• Just Style

TPP demise helps propel fabric mills to Ethiopia

Textile investment is pouring into Ethiopia, helped by the shared vision of brands, manufacturers and fabric mills, government support, preferential trade deals, investments in infrastructure, low costs – and an unexpected windfall from the end of the Trans-Pacific Partnership (TPP).

Ethiopia's vision is to create a fully integrated vertical supply chain from the ground up, from garment factories to fabric mills, accessories producers, spinning mills and all the way back to high quality cotton plantation.

And it's an approach designed to bring multiple benefits.

First and foremost, it is seen as key to the sector's long-term prospects. An industry based on sewing factories alone is likely to be fickle, with buyers and suppliers upping sticks to the next low-cost destination as they chase cheaper and cheaper products around the globe. It is also likely to be slow and inflexible, hampered by longer lead-times as materials and inputs have to be imported.

But an industry where all of the input materials are locally produced is likely to stay put and remain viable into the future. Verticalisation creates value, it creates more jobs, it improves competitiveness – and above all it gives companies an edge when it comes to being fast and flexible.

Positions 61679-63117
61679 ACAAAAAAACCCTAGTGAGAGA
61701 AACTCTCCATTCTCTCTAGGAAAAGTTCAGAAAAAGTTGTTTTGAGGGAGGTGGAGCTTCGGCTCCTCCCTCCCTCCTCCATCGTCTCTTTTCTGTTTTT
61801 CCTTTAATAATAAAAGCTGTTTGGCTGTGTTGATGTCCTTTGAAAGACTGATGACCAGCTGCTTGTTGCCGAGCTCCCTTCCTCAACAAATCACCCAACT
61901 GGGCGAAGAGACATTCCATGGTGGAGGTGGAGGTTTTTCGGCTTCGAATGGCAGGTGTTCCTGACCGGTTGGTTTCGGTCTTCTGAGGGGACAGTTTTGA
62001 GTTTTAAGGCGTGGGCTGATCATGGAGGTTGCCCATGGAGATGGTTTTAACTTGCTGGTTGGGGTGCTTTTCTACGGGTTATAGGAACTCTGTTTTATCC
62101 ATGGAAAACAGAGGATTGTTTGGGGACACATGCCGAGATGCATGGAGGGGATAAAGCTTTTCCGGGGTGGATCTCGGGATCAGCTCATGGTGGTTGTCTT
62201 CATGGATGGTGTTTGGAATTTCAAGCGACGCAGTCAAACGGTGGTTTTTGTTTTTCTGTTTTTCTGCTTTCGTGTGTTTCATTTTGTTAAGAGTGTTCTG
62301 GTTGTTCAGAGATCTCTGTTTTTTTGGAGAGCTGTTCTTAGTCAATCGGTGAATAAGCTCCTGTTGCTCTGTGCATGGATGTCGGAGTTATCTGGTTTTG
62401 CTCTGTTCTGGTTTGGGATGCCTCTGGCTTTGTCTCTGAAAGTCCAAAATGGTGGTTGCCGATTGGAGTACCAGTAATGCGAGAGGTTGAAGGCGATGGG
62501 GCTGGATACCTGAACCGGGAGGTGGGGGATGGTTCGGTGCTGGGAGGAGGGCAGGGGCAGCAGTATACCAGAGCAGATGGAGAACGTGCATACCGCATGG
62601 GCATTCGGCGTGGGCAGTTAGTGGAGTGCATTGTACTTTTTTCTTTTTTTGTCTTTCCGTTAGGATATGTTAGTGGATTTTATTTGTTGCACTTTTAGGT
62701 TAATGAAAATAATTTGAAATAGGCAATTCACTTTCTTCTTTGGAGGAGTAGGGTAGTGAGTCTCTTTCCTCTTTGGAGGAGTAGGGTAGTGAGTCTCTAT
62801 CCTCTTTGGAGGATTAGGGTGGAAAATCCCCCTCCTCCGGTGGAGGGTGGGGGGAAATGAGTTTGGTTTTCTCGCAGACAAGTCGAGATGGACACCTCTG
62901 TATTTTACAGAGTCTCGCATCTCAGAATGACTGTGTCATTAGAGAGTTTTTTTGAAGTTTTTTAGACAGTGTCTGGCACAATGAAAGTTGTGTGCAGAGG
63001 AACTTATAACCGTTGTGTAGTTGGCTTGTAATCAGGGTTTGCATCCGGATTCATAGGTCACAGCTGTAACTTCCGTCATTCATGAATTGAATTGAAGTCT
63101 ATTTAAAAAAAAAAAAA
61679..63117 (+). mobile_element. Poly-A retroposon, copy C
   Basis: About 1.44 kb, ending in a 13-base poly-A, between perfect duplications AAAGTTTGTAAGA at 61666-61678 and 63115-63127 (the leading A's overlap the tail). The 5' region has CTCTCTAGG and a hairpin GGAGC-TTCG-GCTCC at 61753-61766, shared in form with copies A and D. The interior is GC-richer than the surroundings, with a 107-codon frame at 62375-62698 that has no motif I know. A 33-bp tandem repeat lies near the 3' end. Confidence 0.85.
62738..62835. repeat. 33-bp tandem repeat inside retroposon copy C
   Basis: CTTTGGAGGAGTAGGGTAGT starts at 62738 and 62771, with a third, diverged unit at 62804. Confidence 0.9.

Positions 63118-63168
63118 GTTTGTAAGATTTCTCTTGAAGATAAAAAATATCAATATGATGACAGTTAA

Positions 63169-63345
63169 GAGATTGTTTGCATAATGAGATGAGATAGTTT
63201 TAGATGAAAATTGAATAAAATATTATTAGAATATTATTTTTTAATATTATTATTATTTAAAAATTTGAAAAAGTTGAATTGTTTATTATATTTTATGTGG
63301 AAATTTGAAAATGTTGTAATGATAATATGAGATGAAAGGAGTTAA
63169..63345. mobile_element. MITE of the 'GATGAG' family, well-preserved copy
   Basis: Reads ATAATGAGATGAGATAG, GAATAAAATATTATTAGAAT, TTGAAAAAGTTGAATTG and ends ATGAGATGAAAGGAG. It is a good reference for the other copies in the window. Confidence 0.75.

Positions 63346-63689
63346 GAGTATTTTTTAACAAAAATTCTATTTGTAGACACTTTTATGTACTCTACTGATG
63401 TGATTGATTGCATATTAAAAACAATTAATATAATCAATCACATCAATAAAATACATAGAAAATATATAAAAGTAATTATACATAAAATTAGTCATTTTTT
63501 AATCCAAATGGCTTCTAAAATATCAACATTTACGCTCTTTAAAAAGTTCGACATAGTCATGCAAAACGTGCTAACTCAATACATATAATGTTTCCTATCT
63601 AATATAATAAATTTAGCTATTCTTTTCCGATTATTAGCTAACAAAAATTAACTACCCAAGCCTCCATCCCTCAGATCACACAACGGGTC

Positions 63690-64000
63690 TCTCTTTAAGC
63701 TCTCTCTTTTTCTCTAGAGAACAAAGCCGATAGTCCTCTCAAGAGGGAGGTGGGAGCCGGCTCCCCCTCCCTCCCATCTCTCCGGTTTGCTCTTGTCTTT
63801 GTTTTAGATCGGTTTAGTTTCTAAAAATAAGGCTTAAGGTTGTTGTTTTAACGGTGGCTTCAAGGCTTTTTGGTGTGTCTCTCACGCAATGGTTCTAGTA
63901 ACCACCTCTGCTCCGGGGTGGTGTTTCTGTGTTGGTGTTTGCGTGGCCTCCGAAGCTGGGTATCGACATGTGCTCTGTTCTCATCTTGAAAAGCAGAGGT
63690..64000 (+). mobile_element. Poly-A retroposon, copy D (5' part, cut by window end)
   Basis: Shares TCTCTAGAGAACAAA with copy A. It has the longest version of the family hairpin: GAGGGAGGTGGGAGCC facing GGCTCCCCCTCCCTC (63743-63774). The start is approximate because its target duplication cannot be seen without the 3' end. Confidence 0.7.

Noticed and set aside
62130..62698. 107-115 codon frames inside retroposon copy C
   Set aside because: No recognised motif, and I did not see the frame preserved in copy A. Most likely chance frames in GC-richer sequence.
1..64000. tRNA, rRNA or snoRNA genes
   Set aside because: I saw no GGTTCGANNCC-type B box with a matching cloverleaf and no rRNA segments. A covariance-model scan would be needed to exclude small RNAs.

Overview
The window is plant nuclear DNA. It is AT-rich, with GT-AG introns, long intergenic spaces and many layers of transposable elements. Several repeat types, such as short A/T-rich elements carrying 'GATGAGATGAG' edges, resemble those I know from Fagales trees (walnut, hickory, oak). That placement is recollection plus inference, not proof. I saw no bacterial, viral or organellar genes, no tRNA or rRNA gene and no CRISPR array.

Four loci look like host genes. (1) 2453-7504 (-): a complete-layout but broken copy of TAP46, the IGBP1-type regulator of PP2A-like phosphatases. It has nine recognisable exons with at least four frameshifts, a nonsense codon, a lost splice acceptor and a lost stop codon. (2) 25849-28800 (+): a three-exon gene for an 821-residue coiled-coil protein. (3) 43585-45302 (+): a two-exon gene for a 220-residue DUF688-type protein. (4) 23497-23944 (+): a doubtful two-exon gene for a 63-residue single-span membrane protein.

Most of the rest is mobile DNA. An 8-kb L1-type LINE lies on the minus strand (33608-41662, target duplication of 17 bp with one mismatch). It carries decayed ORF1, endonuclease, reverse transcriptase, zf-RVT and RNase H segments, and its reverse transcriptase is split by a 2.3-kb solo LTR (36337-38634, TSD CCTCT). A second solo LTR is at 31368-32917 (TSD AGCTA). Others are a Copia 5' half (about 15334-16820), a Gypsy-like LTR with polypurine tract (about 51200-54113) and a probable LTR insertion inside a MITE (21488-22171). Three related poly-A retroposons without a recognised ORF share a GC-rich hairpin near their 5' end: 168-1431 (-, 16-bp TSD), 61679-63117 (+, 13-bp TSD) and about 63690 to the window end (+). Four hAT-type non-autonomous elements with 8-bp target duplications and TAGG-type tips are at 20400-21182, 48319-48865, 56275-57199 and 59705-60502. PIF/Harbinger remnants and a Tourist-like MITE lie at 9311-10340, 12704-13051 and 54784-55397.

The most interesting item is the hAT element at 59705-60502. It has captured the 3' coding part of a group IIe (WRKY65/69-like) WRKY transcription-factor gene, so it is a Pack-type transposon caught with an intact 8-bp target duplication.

Price is no longer the driver of strategic sourcing decisions; the retail imperative in this day and age is speed to market. That's the one thing that brings a competitive advantage to any supply chain.

Garment manufacturers are already setting up bases in Ethiopia, drawn by the country's emerging industrial parks model where facilities are built to international building, fire and electrical safety standards, with a focus on sustainability, industry-specific facilities, located along key economic corridors and with easy reach of large pools of labour and education and training schools.

The model also gives priority to high profile brands and retailers – currently led by H&M and PVH, owner of the Calvin Klein and Tommy Hilfiger labels – who then attract their own best-in-class suppliers into manufacturing clusters.

But the next wave of investment already has some of the world's largest textile mills waiting in the wings.